Ivan Eland’s recent commentary could not be more pertinent and enlightening (“Eland: Having empathy for potential adversaries is not weakness, it’s smart!,” Daily Independent, Dec. 2, 2021).
Any fool might think those who yell loudest yell best.
An effective person recognizes the need to “seek first to understand, and then to be understood” (Crediting the late Steven Covey). This axiom applies beautifully when conflict arises over the need for vaccination against COVID, the need for wearing masks indoors while in public and in discussing highly volatile issues, like abortion.
In the waiting room ... when a man was told he must put on a mask, he defiantly declared, “I have cancer and I have been told [at a local hospital] that I don’t have to wear a mask!” When presented with the information that immuno–compromised individuals were waiting, he declared, “I don’t believe it!”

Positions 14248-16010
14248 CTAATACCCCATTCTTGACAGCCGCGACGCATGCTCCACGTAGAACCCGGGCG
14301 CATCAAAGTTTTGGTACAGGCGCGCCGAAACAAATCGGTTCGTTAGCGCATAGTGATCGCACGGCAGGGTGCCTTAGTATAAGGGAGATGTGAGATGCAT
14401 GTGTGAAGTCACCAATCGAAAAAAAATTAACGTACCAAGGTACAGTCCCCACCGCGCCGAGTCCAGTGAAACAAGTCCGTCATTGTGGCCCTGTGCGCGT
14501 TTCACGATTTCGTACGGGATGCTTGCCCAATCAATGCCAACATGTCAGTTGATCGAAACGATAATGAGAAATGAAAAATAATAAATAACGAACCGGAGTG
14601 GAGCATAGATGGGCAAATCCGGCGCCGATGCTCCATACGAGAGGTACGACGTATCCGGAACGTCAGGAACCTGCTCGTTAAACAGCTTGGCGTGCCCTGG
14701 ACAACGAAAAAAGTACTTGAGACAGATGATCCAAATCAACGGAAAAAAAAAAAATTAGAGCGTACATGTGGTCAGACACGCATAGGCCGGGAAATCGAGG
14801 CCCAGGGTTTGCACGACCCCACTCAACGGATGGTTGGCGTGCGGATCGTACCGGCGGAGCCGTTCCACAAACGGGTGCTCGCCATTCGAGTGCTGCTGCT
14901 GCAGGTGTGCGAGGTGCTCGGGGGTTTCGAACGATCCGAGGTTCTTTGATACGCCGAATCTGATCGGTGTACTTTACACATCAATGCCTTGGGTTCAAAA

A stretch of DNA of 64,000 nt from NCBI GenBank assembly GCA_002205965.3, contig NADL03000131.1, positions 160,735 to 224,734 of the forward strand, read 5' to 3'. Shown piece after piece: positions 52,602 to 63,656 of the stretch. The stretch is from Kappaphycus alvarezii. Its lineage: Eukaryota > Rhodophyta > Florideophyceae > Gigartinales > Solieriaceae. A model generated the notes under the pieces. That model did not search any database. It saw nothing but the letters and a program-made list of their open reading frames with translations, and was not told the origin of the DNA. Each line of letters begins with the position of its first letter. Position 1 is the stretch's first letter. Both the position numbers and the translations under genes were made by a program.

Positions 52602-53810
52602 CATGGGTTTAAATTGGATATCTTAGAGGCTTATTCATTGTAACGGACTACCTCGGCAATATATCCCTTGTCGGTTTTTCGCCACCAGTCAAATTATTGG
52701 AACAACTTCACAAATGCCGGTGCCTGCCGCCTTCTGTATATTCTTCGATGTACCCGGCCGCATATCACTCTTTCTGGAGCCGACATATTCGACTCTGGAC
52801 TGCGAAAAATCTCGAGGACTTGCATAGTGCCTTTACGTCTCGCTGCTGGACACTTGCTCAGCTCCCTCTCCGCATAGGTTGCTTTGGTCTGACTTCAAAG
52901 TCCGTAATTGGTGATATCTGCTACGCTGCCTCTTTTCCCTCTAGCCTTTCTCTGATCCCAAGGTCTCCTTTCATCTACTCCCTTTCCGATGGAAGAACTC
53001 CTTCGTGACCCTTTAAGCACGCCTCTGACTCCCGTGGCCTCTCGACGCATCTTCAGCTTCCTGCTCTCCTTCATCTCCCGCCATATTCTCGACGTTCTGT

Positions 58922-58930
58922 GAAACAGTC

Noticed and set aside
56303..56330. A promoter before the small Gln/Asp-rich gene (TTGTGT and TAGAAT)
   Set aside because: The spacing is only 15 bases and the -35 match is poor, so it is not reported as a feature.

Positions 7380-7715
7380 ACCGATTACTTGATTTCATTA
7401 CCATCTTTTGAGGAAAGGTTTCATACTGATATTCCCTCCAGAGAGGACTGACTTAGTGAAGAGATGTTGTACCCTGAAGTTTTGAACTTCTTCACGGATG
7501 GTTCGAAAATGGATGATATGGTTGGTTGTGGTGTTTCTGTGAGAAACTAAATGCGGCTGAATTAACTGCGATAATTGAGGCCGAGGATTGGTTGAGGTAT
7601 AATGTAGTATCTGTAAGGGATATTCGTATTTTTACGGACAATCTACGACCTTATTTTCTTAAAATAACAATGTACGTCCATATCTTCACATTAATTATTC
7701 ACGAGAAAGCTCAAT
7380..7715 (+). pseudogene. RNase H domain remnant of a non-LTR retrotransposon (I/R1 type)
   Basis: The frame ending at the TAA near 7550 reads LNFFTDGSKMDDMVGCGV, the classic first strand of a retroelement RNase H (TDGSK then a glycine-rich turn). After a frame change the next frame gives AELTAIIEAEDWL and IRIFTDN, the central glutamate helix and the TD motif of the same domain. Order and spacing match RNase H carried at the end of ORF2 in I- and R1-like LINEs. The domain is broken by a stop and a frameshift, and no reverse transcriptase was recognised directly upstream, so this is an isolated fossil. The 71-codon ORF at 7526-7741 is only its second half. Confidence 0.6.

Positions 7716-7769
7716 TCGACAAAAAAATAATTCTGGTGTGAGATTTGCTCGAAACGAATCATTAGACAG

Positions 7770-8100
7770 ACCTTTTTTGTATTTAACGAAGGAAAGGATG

When “personal freedom” bumps into scientific reality there are information venues in abundance refuting the need for vaccination. Let’s face it, controversy sells advertising and the most obtuse blabbermouths are ready to swarm in.
Recognition of private circumstances and the fact that we humans all favor life (excepting possible sociopaths) and it is time that the term “pro-life” be eliminated in favor or freedom of choice advocates versus those believing themselves preferable arbiters of how a woman responds to unwanted pregnancy. There is emotionally laden language on both sides.
Remember please: No one comprehends the circumstances facing a woman who for a variety of medical and practical reasons terminates a pregnancy.
There is no greater sanctity of personal freedom than that over one’s own body! What is the life experience of someone who would presume to control another person, please!
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